Before you speak, Persian, know that in Sparta everyone, even a king's messenger, is responsible for the words of their voice. Now...what message do you bring?
King Leonidas said these words to the Persian messenger at the beginning of 300. He was reminding the messenger that if he was bringing threats, he had better choose his words carefully.
When I was a believer, I thought of myself like the Persian - the King's messenger. If someone did not like what I was saying, they had problems with God, not me. I would say things similar to what I read on a believer's blog today:
...they are arguing with the wrong person. They shouldn’t be upset and arguing with me; they should be upset and argue with God. He said it. I’m just repeating what He said. I base my beliefs on the Crucified and Risen Lord.This is a common sentiment expressed by believers.
I was reminded of another version of this redirecting of responsibility during a Facebook conversation today. One gentleman argued:
Sorry, I can't agree with Sam Harris. To depend on the "self" to create "conditions of human flourishing" is more dangerous than even his description of religion. What I believe human flourishing is quite different from my neighbor and even light years away from someone in the far east or Africa. Also if it up to the "self" then no one has the right to judge or criticize my renditions.I run into this argument frequently among believers ... if we don't have a god to declare something right or wrong.... then nothing can really be right or wrong. I responded:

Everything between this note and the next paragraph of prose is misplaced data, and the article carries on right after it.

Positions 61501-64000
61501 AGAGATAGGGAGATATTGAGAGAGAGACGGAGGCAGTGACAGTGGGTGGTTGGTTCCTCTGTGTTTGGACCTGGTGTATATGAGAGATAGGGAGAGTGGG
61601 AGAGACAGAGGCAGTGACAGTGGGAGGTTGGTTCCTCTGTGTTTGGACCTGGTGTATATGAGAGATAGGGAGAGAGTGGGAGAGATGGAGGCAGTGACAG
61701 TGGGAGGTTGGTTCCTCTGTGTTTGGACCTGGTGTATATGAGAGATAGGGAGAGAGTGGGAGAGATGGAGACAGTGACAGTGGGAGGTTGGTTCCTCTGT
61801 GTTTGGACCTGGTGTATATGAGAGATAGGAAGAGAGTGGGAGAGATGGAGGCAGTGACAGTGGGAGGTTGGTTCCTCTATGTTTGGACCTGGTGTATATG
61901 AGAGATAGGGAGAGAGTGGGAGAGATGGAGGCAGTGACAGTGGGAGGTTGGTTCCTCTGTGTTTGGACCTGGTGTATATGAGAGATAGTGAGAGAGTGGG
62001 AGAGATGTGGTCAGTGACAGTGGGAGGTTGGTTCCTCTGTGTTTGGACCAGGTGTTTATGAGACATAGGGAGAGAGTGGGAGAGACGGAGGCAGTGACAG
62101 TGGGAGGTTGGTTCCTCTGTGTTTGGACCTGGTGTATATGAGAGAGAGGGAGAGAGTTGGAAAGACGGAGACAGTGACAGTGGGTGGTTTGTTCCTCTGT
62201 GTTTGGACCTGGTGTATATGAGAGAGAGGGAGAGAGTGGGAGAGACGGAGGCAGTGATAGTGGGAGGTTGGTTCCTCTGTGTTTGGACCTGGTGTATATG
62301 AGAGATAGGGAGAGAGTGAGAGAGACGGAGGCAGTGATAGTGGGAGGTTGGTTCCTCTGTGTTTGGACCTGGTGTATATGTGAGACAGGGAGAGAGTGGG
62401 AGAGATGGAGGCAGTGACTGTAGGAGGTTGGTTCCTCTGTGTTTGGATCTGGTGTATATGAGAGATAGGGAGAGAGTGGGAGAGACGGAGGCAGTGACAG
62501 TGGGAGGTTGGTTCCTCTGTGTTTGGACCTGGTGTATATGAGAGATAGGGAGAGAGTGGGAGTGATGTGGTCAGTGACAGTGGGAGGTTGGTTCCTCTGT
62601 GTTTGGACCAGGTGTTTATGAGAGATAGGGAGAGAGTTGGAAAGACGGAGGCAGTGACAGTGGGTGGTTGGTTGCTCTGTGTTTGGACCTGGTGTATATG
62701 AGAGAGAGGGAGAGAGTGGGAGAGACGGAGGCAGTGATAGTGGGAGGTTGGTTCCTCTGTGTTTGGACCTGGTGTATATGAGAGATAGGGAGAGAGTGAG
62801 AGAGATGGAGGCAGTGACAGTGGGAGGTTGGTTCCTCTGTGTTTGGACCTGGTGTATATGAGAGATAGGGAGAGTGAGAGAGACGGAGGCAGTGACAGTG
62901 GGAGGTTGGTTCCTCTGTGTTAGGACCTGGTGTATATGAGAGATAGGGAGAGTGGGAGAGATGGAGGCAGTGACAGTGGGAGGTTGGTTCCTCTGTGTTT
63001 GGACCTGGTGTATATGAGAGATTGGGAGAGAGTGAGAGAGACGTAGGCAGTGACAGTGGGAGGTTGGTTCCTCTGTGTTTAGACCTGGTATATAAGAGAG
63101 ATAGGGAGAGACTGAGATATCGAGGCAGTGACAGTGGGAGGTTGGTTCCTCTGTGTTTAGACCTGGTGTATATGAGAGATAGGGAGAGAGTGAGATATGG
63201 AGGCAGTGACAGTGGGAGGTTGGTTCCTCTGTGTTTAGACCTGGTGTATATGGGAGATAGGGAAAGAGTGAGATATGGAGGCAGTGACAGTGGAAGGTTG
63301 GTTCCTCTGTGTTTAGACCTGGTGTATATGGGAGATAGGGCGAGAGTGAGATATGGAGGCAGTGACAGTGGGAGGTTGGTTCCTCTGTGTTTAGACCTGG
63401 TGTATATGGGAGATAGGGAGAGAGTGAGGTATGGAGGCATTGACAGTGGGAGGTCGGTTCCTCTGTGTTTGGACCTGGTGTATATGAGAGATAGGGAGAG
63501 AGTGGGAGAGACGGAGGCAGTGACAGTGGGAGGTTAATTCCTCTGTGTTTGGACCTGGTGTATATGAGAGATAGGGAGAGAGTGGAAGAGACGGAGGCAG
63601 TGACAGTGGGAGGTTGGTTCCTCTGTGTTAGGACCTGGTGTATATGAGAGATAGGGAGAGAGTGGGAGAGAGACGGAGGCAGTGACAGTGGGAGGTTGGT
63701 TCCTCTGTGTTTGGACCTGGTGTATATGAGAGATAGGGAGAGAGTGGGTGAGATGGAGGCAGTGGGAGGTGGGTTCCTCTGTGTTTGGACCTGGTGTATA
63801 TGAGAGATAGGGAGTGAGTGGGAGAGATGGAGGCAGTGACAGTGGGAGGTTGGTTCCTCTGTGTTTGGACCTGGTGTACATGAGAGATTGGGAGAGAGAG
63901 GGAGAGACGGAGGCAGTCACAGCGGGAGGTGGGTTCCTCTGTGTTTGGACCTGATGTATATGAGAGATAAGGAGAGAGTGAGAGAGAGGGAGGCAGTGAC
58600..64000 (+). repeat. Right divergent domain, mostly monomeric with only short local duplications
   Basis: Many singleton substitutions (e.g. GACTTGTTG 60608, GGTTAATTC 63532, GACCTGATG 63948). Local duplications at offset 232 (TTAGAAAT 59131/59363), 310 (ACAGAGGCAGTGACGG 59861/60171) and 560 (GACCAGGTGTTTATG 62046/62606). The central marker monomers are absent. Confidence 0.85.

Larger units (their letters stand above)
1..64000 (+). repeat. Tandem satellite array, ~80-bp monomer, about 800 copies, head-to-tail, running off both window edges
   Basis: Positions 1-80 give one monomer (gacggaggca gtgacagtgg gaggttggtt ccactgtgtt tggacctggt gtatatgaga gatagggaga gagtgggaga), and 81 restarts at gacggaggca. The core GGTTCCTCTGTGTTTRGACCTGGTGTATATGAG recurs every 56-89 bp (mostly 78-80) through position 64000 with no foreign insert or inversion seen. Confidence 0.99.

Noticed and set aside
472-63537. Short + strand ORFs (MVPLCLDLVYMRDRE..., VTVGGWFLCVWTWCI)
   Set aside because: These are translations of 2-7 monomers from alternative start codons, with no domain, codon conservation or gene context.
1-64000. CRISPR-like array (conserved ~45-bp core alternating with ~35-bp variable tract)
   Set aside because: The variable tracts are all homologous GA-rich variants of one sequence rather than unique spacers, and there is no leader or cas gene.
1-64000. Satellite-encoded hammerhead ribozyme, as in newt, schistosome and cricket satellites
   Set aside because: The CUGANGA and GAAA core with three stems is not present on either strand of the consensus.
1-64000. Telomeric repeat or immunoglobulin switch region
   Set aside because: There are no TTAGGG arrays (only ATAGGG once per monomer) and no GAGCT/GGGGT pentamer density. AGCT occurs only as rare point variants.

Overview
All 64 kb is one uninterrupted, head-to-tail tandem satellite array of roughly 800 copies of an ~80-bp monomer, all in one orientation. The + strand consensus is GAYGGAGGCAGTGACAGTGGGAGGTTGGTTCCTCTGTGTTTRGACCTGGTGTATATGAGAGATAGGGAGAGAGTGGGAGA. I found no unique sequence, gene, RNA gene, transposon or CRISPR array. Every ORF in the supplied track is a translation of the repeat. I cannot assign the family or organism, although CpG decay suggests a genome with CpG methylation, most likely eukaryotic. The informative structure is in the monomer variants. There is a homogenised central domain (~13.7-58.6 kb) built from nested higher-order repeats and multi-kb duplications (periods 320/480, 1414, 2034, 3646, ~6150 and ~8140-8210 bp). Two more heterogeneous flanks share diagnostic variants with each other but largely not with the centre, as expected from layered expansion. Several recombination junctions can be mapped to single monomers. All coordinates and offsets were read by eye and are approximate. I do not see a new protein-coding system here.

Or everyone does, and we all have to justify, weigh, and examine our renditions. In such a case, everyone becomes responsible and has a voice, and no one gets to disengage from their responsibilities by proclaiming "I didn't say that, god did... if you don't like it, take it up with god!"It was empowering, and a little scary, when I first left my faith to realize that I was responsible. My opinions, my actions, my choices.... and their consequences... were all on me. Leaving faith caused me to put all my ideas under a microscope... because I could no longer attribute them to anyone but myself.